Among the latest wave of ill-intentioned suggestions made by some US politicians to blame China and distract from the Trump Administration's errors in handling the COVID-19 crisis, defaulting on the US debt owned by China is the worst possible idea.
The push to "make China pay for the virus" by refusing to honor repayments on US bonds held by China came from US Senator Lindsay Graham and has been refuted by voices including Trump himself and his top economic advisor Larry Kudlow.
Responding to the question of whether the US might not pay its debt obligation to China, Trump said that it's a "rough game" and said he "doesn't have to do that" and needs to protect "the sanctity of the dollar."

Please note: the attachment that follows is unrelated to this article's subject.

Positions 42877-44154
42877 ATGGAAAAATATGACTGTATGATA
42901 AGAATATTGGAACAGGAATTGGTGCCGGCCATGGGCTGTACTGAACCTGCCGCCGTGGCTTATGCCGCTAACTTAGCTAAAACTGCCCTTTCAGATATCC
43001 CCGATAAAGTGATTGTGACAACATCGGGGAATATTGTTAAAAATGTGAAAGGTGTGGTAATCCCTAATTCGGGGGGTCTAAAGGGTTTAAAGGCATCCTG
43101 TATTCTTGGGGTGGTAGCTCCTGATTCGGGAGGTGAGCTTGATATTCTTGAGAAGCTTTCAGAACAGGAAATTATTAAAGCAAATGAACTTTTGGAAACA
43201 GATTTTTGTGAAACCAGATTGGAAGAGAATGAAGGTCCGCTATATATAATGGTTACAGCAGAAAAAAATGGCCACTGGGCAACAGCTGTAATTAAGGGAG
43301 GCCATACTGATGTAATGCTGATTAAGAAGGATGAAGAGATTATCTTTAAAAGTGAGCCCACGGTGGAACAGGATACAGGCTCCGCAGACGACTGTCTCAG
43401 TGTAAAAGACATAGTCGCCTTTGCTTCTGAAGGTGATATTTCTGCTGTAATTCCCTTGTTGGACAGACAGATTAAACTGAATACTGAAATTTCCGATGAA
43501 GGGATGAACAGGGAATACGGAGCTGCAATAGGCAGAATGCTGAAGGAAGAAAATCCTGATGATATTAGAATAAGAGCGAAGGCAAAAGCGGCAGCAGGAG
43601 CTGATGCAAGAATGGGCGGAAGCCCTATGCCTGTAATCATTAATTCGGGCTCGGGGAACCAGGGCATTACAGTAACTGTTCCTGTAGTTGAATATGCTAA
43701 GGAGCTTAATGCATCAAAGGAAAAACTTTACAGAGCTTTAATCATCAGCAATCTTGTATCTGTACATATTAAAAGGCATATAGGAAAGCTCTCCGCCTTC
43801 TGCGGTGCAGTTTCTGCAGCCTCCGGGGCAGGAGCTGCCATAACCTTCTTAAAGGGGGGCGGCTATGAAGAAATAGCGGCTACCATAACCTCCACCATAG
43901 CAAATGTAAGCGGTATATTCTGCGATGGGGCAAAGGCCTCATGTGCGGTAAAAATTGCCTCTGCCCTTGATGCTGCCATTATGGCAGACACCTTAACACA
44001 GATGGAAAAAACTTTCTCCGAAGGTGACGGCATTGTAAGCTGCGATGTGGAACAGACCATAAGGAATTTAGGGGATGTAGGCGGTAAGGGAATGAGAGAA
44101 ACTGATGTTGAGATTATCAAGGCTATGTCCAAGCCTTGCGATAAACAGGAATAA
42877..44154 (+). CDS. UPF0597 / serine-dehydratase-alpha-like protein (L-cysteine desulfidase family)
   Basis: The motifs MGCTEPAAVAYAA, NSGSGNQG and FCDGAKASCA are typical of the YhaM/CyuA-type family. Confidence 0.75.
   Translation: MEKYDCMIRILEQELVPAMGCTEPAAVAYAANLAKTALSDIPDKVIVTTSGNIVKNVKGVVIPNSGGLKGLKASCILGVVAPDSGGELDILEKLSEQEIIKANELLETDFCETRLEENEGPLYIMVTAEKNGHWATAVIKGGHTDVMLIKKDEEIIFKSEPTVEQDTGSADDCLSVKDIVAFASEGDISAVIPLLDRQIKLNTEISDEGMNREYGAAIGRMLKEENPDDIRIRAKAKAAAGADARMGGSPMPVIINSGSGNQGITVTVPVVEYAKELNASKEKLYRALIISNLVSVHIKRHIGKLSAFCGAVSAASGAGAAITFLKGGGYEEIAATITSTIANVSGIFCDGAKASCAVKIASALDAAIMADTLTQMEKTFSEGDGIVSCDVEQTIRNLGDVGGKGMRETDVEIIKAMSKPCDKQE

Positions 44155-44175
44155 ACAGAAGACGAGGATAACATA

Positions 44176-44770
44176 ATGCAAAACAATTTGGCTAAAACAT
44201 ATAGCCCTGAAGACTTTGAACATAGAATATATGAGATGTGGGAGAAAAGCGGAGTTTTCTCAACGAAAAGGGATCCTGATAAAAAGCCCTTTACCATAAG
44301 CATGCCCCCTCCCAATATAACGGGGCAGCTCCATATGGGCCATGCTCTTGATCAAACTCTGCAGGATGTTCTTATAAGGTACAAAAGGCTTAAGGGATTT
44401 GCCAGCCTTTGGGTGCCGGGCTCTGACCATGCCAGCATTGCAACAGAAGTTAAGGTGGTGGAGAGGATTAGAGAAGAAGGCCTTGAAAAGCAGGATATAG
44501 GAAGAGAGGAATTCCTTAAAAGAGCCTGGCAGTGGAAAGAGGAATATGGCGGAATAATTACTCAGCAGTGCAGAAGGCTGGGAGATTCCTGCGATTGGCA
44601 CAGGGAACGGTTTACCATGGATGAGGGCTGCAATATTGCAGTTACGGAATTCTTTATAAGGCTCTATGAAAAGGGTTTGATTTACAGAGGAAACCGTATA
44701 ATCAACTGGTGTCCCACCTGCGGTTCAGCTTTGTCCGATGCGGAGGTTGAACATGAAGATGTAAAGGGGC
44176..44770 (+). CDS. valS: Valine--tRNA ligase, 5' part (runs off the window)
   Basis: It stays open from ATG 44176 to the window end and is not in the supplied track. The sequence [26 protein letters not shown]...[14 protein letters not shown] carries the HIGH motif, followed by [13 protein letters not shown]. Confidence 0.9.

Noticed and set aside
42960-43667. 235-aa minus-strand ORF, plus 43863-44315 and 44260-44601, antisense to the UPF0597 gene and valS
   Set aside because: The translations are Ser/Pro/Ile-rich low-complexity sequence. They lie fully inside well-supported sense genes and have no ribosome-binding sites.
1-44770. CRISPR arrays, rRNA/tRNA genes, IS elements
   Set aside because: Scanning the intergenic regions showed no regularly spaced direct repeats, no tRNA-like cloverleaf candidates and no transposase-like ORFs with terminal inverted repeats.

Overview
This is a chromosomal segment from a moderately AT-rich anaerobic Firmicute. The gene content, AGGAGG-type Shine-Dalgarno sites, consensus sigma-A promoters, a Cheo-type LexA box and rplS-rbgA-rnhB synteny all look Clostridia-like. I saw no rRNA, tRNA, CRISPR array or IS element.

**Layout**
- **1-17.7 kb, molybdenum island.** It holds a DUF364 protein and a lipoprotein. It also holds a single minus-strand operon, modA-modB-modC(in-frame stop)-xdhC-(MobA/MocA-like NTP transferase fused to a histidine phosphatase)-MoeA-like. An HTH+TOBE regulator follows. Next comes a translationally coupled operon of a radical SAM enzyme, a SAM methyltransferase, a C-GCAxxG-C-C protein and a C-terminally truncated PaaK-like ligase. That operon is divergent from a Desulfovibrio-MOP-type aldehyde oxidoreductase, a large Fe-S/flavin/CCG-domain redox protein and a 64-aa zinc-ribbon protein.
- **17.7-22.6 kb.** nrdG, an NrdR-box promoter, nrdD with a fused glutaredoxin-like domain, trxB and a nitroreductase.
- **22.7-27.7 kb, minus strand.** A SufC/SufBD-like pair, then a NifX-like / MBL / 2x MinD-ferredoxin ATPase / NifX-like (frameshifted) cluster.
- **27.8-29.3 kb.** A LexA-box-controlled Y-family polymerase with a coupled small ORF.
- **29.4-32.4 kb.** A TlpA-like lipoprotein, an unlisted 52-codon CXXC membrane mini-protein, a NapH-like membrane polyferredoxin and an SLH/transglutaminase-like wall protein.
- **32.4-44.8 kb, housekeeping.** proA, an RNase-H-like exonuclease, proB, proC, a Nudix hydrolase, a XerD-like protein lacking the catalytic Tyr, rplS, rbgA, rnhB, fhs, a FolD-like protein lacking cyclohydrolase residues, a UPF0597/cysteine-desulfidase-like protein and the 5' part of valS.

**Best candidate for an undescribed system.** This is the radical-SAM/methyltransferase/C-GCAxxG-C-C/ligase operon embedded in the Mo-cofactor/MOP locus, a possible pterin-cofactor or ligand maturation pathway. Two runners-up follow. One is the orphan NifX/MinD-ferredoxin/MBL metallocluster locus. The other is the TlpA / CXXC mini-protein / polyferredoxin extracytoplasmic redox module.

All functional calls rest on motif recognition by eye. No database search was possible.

US politicians' "debt default" suggestion shows their beggar-thy-neighbor approach and irresponsible attitude in dealing with the COVID-19 crisis. The effort by Trump and his top advisors to dismiss the idea shows the increasing divisions within the country and also that the country can't risk the international status of the dollar.
Even if the White House did take the step blindly, it would cause a devastating blow to the international status of the dollar. In addition, given that China is not the only owner of US debt, the knock-on effect of the US' default move would trigger concerns among other debt owners such as Japan and Germany. This is why US officials and Trump rushed to refute the idea. It's also in the interests of the US.
The Trump government realizes that the move would bring more costs than gains for the US. The potential selloff of US bonds and ensuing financial turmoil that would be triggered by the default would cause an irreversible drop in the dollar, and the rise of the yuan. To lose the dollar's hegemony would be a huge blow for the US.
By Yu Miaojie
The author is a deputy dean with the National School of Development at Peking University. firstname.lastname@example.org